How to build analytics data access paths for the best results


Accessing data in analytics works best when companies understand the roles that structured and unstructured data play.

Man working with modern interface
Image: Rymden/Adobe Stock

What makes data analytics valuable is its ability to combine data from variegated sources that are compiled into a single data repository. Both structured systems of record data and unstructured data from photos, videos, social media and websites can flow into this data repository. This data combination enriches data analytics and enhances the ability to deliver invaluable and unusual insights into business problems that have long eluded solutions.

SEE: Hiring Kit: Database engineer (TechRepublic Premium)

However, there is also a second key to getting the most out of analytics: Companies have to know how to access analytics data for best results. By better understanding the roles that both structured and unstructured data play in data access, companies can design the best access paths into their data.

The role of structured data in analytics access

Transactional, structured data plays a pivotal role in analytics access because it already has database keys for the data that enables easy access. The data access keys in transactional systems are organized around the key informational constructs — such as customers, orders and products — that a company wants to know about, so you don’t have to start from scratch as you define your data access paths for an analytics data repository.

The role of unstructured data in analytics access

To unlock the additional value that unstructured data brings to analytics, you have to build access paths into this unstructured data that are able to link it with the data you already have from your transactional data.

To do this, you can use the names from your transactional data access keys and assign them as labels for unstructured big data. This enables your analytics software to identify both types of data and link them.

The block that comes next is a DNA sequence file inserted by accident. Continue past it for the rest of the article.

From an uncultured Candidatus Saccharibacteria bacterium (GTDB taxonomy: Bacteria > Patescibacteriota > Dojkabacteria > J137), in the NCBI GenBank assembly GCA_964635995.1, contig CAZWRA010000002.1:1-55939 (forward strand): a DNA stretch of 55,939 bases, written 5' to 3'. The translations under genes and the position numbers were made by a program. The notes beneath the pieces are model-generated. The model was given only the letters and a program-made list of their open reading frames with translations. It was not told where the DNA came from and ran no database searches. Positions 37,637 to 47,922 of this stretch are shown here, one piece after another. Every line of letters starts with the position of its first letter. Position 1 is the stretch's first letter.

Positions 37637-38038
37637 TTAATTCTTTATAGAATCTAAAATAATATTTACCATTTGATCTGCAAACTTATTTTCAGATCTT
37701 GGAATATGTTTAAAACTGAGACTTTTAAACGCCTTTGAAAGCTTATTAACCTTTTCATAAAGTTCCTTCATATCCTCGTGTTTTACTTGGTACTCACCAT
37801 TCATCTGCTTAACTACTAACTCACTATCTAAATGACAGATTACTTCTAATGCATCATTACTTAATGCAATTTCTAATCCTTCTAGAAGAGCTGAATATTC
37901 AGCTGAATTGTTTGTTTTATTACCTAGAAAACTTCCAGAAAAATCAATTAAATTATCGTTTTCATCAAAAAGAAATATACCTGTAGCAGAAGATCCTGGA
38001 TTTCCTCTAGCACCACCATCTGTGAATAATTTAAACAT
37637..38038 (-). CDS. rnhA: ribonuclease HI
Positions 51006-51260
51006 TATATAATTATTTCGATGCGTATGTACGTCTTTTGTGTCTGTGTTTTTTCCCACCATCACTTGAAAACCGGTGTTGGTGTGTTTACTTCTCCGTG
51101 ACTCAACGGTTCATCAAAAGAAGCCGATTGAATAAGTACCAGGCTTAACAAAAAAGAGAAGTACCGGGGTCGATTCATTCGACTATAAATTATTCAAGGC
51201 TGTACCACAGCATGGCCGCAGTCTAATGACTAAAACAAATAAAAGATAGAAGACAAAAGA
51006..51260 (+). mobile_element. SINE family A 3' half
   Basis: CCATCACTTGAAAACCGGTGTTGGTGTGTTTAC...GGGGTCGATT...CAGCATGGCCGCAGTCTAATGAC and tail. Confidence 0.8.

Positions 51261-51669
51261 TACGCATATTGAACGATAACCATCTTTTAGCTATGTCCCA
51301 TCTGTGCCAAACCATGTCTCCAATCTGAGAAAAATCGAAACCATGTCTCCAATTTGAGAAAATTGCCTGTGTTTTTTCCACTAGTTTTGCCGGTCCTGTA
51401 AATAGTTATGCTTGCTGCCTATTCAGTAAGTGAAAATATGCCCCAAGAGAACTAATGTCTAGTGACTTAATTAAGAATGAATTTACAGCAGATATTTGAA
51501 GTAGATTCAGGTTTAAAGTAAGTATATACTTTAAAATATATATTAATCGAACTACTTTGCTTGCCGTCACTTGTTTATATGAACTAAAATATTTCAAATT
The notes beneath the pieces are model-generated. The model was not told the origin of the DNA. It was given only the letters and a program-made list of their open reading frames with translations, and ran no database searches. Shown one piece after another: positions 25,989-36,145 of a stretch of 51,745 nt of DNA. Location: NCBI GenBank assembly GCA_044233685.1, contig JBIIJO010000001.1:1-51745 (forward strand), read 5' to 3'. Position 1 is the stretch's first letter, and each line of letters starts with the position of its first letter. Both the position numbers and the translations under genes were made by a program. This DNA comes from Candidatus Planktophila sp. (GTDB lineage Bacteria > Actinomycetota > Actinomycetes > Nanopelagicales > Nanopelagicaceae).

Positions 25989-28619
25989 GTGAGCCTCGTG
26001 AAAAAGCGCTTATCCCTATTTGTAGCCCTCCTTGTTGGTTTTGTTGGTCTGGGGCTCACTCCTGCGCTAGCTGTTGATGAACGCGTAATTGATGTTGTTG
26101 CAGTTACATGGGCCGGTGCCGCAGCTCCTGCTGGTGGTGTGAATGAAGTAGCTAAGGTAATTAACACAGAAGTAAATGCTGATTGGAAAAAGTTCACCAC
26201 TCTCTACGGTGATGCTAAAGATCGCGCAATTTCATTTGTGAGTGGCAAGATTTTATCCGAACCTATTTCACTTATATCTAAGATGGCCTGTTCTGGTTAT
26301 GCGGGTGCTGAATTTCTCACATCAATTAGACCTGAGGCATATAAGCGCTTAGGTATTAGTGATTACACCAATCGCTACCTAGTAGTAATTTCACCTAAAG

For example, if “customer” is the key into your transactional data records on your order system, and you also label your customer-related unstructured data this way, your analytics software will find every transaction on your order system that a customer ever did with your company and also what the customer said about your product and your company in an unstructured data social media post. This can produce a meaningful insight into what the customer is likely to buy next and what they think about your company — an insight that you couldn’t have derived just by looking at the transactions a customer did on your systems.

Analytics software: The third key to unlocking data

There is also a third element for unlocking data value in analytics. This is the machine learning that is built into your analytics software and that references your data access keys and labels. The machine language can rapidly process data and seek out repetitive patterns based on a keyword like “customer” that might also lead to new insights into what a customer wants and how he thinks of your company.

Analytics vendors are highly experienced with how their clients prefer to access data and what the most efficient ways of accessing data are — but their approach is generic. It might not be the best fit for your company.

You can assure that you are maximizing your ability to access all data in your analytics by first taking the recommendations from your analytics vendor, which are generic best practices for data access, then additionally assessing your transactional data access keys, ensuring that they are aligned with how you are labeling your unstructured data, and then finally working with your analytics vendor to ensure that the machine learning models within the analytics are calibrated to work on all access paths.

This can be time-consuming work, but it is well worth it if you can derive every ounce of value from your data and deliver remarkable business insights.



Source link

Leave a Reply

Your email address will not be published.